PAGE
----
There are certain things you just know not to buy secondhand -- hats, swimsuits or underwear come to mind. While you might make it a point to steer clear of those items, you're likely still open to scoring a great bargain on used goods at a thrift store or random garage sale. After all, if you buy used, you can save hundreds or even thousands of dollars per year.
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However, not all used items are good buys --- especially if you rely on them for safety. Before you head out to your favorite secondhand store or hit the next yard sale, check out these tips for items you should never buy used, no matter how much it hurts your wallet.
While you can find a used car seat for under $30, it's not a wise choice when you consider that it's an item you'll count on to protect your child in an accident. Plus, if you shop around, you can likely find a quality new seat for around $70. Like canned food, car seats expire, and their typical "shelf-life" is about six years. An older car seat won't likely be up-to-date on the latest technology. Plus, the parts that maintain its structural integrity may be worn and fail your child in a crash. If the seat has been in a car crash previously, you may not be able to tell because the damage to the seat and its components may not be noticeable without a thorough inspection.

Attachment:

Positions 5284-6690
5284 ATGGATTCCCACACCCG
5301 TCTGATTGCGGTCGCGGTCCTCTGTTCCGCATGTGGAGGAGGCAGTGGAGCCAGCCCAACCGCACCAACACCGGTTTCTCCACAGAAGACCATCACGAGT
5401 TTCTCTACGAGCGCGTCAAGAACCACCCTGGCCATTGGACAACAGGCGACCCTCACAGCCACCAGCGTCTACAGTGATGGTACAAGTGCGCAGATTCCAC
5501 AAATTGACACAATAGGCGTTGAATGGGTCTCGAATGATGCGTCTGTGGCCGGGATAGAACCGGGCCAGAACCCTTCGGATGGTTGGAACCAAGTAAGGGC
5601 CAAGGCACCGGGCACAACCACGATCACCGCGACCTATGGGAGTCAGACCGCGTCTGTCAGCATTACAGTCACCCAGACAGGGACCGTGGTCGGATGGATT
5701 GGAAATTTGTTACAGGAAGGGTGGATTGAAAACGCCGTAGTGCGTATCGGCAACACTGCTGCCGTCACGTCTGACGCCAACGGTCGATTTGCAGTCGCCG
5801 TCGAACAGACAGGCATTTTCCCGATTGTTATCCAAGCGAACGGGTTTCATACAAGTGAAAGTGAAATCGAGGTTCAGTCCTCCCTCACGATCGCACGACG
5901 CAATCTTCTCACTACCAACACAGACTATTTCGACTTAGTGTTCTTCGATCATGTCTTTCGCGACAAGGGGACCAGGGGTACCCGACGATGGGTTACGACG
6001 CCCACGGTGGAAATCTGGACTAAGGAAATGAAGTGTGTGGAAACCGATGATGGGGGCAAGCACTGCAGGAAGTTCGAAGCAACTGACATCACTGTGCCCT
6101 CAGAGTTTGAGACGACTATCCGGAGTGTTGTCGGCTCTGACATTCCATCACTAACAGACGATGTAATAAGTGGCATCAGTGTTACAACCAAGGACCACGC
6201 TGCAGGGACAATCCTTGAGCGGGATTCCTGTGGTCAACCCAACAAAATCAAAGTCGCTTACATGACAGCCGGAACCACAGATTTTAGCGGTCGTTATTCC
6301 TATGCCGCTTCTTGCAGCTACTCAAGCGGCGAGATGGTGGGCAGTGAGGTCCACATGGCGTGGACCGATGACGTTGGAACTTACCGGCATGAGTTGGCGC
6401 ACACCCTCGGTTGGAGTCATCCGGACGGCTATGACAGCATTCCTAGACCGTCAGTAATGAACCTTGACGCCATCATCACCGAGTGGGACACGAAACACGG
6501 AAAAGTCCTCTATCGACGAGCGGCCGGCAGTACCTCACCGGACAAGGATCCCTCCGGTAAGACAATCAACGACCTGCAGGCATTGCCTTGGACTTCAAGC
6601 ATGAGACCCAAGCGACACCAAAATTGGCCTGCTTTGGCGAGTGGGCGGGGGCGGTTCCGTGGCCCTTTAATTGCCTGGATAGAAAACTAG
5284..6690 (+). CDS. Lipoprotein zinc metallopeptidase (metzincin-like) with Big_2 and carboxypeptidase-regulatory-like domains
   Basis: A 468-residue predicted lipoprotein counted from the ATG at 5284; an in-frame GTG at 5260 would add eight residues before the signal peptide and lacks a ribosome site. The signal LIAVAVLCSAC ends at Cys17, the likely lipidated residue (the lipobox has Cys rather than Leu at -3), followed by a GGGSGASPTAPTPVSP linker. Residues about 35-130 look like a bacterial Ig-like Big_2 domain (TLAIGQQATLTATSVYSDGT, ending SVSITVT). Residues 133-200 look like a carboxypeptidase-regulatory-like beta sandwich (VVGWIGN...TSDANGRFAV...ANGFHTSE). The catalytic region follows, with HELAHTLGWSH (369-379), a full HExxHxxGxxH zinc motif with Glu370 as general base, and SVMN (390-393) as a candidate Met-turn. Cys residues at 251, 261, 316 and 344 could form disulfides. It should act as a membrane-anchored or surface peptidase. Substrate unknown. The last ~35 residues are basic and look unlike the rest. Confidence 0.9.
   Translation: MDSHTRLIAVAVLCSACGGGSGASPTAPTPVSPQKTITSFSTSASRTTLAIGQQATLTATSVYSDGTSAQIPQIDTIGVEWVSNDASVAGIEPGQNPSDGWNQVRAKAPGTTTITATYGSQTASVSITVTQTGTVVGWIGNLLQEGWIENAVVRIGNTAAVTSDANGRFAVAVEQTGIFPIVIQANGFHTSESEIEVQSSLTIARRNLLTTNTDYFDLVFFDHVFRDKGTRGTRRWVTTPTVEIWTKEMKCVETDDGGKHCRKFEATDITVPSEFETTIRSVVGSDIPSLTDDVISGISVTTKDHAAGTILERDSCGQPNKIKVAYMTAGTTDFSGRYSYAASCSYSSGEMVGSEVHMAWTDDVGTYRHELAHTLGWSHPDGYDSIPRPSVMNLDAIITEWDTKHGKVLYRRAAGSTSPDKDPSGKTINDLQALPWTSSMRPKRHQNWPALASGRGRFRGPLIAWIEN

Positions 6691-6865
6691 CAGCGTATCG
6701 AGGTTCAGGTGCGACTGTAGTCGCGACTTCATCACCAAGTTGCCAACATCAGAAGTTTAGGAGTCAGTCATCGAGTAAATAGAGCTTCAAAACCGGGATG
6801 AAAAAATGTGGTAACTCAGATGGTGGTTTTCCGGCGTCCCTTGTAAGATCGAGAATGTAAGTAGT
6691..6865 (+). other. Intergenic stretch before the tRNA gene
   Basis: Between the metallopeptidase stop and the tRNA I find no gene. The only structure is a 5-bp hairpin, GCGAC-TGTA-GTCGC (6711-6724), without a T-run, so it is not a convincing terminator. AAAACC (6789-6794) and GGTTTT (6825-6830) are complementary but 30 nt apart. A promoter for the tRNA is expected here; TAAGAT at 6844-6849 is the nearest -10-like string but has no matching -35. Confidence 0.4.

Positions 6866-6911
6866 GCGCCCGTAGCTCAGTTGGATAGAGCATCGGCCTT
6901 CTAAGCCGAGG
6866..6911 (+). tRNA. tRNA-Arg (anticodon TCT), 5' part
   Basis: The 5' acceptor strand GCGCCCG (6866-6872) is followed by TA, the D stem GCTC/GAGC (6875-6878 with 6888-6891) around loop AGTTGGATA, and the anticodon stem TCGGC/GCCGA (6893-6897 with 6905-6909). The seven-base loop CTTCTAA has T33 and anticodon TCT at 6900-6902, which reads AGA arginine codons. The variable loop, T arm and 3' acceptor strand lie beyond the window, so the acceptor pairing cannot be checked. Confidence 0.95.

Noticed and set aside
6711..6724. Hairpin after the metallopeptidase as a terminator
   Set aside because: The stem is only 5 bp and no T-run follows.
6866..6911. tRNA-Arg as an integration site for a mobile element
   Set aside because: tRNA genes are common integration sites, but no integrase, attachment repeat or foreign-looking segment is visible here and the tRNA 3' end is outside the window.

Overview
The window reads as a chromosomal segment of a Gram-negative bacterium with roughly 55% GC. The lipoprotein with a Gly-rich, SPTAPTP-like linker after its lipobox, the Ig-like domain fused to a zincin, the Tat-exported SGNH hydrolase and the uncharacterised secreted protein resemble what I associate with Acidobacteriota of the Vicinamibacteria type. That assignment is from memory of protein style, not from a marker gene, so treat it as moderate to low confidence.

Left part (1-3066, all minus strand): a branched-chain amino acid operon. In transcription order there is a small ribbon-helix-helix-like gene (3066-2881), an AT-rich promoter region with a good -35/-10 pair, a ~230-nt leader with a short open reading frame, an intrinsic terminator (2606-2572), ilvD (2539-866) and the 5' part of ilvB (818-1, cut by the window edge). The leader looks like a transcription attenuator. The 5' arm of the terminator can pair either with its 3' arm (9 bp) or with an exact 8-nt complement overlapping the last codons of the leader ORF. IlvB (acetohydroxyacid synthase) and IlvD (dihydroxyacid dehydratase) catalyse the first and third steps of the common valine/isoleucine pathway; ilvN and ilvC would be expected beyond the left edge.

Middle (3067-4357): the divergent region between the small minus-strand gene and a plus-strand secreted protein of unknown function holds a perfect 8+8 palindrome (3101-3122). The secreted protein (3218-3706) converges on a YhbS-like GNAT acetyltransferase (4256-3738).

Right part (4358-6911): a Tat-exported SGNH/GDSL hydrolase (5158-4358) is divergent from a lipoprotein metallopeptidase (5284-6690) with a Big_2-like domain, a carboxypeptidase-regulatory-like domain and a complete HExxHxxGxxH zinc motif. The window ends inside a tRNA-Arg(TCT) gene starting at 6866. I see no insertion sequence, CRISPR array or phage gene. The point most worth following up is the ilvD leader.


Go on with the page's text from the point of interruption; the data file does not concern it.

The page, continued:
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Finding what seems to be a good, used nonstick pan for sale for less than $10 may be a deal you're not willing to pass up -- but you still should. Until 2013, Teflon -- a nonstick coating -- was made with the suspected carcinogen perfluorooctanoic acid. And while most manufacturers no longer use PFOA, nonstick cookware isn't normally date-stamped, so it could be difficult to determine if a used piece is safe or not. If you want a nonstick pan, you'd be better off paying around $40 for one that's PFOA free.
While you can find used vacuums for under $30, you can also find new ones for as little as $60. And when someone is selling a used vacuum, you have to wonder why. Simply put, it's a tool, and if it works, why get rid of it? Vacuums suck up all kinds of things including dust, toenail clippings, animal dander and dead bugs. They can also develop suction issues or accumulate hair and other debris on their brush rollers. While you may be able to take a used vacuum apart and clean it to bring it back to life, isn't it worth the extra $30 not to?
Secondhand baby cribs can be found at thrift stores, garage sales and listed online for as little as $40. Meanwhile, a new baby crib costs at least $150 for an economy model. But saving $110 or more by buying a used baby crib can be risky. Cribs are subject to recalls, which you won't likely know about as a secondhand owner. For example, a crib made before 2011 could be a drop-side model, which is no longer considered safe by the Consumer Product Safety Commission. A used crib could also have loose or weakened parts. Loose pieces could be a choking hazard, and weakened parts of the crib could fall apart, putting your baby in a dangerous situation.